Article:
Insights on Creativity by Quinn McDonald
Say the word ‘placebo’ and people’s noses wrinkle up. A placebo is a pill that doesn’t contain active ingredients, but still can create a result. Placebos are thought of as pills that don’t cure anything. And yet, between 35 percent and 75 percent of people who are given placebos experience the same cure as people in the group that were given an active-ingredient drug. If the doctor who hands out a placebo is optimistic and assures the patient the pill is the real thing, the cure rate is on the higher side of the statistics.
How do placebos work? They trigger the powerful body-mind connection we all have. They give the mind permission to do the healing work, and the body follows along. Not bad for a blank pill.
Placebo success doesn’t have to be limited to physical cures. In one of my classes, I ask participants to make their own permission slips from blank watercolor postcards, pens, colored pencils, markers, and glitter glue—the active ingredients of creativity. As the class bends over their designs, we talk about what it takes to have creative permission to work. Some people talk about letting the housework go, others about taking time to daydream, stay in the studio and play, or put the daily to-do list away.
In some classes, people ask me to sign their slip. The request always catches me by surprise, and I prefer to encourage class participants to sign their own slip. “Give yourself permission to let go of your old beliefs,” I’ll say. But just as the belief in placebos is boosted by an encouraging doctor, the permission slip doesn’t always jump start creativity on its own. Occasionally, I do sign the permission slip, but not without some added encouragement. I look the person in the eye and say, “This is powerful, and you have to work an hour every day to make it work.” Giving someone permission to take time for creative work seems fair.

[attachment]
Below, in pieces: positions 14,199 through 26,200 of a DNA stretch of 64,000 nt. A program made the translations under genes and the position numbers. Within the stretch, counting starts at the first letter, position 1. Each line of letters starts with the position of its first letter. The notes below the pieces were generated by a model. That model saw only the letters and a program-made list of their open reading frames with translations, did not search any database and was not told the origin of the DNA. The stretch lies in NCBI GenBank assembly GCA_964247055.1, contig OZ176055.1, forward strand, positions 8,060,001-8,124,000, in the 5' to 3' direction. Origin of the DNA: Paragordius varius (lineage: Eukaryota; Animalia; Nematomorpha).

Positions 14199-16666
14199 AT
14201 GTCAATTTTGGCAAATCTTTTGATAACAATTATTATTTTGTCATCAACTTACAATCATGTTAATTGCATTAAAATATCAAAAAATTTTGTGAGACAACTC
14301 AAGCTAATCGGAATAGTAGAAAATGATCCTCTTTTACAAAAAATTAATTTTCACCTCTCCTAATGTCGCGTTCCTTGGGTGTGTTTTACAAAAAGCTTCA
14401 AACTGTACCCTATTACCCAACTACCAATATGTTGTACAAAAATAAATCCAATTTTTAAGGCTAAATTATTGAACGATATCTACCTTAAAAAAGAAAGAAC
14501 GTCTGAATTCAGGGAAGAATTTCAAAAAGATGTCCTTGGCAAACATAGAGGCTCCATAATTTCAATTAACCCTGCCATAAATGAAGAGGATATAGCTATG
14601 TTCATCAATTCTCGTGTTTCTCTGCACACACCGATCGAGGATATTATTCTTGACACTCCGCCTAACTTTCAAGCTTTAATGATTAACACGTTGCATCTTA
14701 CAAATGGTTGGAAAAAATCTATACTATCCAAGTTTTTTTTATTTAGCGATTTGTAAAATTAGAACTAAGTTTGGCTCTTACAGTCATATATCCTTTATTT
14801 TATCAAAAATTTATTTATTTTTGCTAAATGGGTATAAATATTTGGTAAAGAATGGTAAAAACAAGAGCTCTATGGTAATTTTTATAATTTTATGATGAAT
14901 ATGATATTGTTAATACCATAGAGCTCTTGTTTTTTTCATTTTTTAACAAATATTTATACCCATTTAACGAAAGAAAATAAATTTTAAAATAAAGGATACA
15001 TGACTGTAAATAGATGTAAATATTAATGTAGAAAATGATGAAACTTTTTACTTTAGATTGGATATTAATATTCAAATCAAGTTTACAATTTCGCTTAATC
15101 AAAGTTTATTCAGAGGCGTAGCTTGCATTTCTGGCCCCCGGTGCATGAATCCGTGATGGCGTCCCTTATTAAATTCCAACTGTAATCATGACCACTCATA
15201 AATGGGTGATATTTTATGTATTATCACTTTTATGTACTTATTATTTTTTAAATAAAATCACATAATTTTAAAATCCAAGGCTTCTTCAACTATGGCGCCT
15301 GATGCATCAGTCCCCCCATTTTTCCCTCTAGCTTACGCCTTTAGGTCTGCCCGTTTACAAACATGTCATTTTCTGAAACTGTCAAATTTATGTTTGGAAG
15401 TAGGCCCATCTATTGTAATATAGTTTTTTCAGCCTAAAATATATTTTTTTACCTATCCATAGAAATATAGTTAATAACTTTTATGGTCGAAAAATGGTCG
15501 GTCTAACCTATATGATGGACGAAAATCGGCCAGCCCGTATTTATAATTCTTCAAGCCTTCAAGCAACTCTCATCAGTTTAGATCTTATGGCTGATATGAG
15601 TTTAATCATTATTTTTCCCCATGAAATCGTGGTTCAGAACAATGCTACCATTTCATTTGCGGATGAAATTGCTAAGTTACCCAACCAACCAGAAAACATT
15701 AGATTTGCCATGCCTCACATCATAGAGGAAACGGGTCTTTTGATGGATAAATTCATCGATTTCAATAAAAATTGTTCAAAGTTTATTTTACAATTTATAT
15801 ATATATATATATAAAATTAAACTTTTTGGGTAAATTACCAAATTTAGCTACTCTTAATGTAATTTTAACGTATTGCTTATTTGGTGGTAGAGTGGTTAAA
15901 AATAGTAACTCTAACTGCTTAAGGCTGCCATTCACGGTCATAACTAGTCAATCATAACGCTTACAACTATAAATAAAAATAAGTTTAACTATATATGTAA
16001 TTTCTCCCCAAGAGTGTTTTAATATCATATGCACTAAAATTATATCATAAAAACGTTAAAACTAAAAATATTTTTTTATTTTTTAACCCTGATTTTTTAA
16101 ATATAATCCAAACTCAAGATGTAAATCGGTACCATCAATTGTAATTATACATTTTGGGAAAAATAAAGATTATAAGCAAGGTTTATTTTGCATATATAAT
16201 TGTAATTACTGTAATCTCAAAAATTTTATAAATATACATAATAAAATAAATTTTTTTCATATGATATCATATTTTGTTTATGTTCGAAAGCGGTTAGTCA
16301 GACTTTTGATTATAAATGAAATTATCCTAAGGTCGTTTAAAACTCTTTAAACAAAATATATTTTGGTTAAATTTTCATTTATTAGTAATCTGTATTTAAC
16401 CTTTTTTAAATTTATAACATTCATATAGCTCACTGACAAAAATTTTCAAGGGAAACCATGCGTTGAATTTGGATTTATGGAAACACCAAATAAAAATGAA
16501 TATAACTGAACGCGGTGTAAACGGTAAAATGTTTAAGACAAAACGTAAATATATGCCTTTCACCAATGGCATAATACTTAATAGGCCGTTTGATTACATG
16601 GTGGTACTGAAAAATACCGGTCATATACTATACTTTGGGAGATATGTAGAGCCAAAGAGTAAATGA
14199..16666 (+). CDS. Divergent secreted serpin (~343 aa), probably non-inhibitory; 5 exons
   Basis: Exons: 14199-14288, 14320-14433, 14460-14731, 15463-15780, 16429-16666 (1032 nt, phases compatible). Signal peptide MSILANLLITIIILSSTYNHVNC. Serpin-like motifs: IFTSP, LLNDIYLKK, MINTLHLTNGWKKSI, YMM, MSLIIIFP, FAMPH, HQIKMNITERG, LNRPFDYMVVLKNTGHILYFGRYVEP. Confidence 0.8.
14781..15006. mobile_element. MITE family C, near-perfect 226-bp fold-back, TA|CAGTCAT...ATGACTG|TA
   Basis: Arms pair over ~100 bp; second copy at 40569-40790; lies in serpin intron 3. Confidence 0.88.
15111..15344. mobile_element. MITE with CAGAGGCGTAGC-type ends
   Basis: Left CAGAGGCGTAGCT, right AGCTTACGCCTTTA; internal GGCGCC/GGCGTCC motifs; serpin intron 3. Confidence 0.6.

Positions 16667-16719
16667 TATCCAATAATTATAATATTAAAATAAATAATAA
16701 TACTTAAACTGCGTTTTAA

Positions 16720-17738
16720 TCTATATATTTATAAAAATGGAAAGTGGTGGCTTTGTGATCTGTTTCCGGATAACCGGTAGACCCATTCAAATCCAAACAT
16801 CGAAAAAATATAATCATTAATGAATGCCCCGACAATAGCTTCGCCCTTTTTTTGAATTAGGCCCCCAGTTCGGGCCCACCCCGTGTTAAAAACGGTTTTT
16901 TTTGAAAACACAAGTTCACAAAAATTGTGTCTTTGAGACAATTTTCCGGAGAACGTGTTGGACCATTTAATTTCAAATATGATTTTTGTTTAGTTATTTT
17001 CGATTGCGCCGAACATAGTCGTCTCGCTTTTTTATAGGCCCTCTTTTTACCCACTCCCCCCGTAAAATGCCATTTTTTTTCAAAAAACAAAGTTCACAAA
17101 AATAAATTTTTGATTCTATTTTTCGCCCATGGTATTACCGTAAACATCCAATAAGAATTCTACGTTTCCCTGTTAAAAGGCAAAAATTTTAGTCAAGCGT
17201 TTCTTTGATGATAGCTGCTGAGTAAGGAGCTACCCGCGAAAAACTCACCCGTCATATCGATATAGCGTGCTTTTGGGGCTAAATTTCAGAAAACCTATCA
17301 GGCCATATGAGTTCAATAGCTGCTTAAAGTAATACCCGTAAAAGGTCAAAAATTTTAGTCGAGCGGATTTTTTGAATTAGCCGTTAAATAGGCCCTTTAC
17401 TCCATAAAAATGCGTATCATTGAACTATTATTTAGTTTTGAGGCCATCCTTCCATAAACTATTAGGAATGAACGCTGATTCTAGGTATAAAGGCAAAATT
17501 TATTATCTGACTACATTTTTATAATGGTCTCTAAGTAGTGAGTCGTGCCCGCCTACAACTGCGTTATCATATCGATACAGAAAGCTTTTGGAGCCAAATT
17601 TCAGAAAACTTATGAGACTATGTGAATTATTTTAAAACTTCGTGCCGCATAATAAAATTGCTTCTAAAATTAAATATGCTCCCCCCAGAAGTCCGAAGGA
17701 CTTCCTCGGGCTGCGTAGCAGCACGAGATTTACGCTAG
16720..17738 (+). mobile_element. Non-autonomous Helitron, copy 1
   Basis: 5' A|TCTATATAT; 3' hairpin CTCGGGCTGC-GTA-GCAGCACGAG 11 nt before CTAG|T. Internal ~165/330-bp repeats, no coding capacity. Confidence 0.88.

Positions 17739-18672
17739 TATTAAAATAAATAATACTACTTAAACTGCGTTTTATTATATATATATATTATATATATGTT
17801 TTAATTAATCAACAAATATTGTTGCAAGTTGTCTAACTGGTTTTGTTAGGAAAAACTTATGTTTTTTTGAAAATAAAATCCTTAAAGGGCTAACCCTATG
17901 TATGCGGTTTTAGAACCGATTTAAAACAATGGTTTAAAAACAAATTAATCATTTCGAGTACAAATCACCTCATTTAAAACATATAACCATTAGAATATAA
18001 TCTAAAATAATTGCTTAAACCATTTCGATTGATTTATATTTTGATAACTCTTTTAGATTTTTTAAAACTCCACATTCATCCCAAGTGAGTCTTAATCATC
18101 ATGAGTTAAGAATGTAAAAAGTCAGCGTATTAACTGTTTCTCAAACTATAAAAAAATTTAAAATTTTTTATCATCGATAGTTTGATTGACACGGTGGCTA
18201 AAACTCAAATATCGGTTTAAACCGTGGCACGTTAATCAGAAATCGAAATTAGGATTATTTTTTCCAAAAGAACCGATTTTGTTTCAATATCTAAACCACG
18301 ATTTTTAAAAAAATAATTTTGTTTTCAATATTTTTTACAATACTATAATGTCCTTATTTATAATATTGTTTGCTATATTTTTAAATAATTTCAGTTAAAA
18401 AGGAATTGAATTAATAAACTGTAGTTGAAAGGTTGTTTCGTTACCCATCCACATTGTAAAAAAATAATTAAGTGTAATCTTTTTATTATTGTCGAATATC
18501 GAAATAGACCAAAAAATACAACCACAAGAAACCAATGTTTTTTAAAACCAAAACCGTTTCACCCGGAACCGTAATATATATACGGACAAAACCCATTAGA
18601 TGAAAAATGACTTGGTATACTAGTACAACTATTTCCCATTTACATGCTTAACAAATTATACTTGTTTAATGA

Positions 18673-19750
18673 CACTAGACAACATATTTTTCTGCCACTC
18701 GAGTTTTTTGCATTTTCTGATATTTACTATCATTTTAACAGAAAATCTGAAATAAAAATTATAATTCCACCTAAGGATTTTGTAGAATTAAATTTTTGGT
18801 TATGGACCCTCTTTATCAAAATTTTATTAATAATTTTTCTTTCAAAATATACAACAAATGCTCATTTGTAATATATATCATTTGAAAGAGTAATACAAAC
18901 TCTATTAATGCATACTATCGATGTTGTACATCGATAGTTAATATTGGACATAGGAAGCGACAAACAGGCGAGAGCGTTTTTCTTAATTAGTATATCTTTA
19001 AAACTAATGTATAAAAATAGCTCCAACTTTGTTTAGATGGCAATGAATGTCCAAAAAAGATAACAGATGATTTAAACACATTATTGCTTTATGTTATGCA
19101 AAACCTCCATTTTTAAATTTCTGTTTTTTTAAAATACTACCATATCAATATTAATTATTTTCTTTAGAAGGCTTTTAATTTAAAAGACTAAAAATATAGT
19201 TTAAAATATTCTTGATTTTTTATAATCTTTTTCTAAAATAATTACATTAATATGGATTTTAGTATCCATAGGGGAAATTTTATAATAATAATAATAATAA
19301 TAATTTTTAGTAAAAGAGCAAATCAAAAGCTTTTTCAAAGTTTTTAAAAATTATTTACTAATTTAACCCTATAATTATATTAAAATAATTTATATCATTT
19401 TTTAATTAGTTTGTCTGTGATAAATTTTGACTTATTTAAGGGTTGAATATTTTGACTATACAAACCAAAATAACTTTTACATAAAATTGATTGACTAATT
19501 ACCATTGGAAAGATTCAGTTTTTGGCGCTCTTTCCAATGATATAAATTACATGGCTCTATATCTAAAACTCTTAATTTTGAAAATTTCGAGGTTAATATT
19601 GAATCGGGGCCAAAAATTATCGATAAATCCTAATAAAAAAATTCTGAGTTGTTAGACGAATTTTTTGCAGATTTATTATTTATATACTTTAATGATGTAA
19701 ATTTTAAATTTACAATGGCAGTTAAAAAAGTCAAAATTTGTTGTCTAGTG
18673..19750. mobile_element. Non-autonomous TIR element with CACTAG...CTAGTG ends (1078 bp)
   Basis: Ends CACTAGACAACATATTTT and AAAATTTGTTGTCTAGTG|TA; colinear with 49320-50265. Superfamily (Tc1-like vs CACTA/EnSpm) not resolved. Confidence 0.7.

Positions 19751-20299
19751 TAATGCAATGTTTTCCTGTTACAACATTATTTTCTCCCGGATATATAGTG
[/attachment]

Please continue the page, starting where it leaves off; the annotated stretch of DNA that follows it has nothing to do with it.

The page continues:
Since the beginning of the permission slip placebo experiment, people have found power in permission. It works. A permission slip hanging in the studio often brings along more creative time, more creative fun, and best of all, permission to work deeply and meaningfully.
Like a placebo, the permission slip takes away negative ideas and replaces it with possibility. The chance that ideas will come, that creativity will flicker and catch pushes reluctance aside, and leaves space for success. When success gets breathing room, it expands.
The people who are happy their permission slip worked—well, they were always creative. What they needed was the permission to believe it and act on it. The mind-body connection is as powerful with placebos as it is with creative permission.
Quinn McDonald is an artist and certified creativity coach who helps artists through transitions in their lives and work. You can e-mail your business-of-art questions to QuinnCreative@yahoo.com. Quinn is the author of Raw Art Journaling: Making Meaning, Making Art (North Light Books).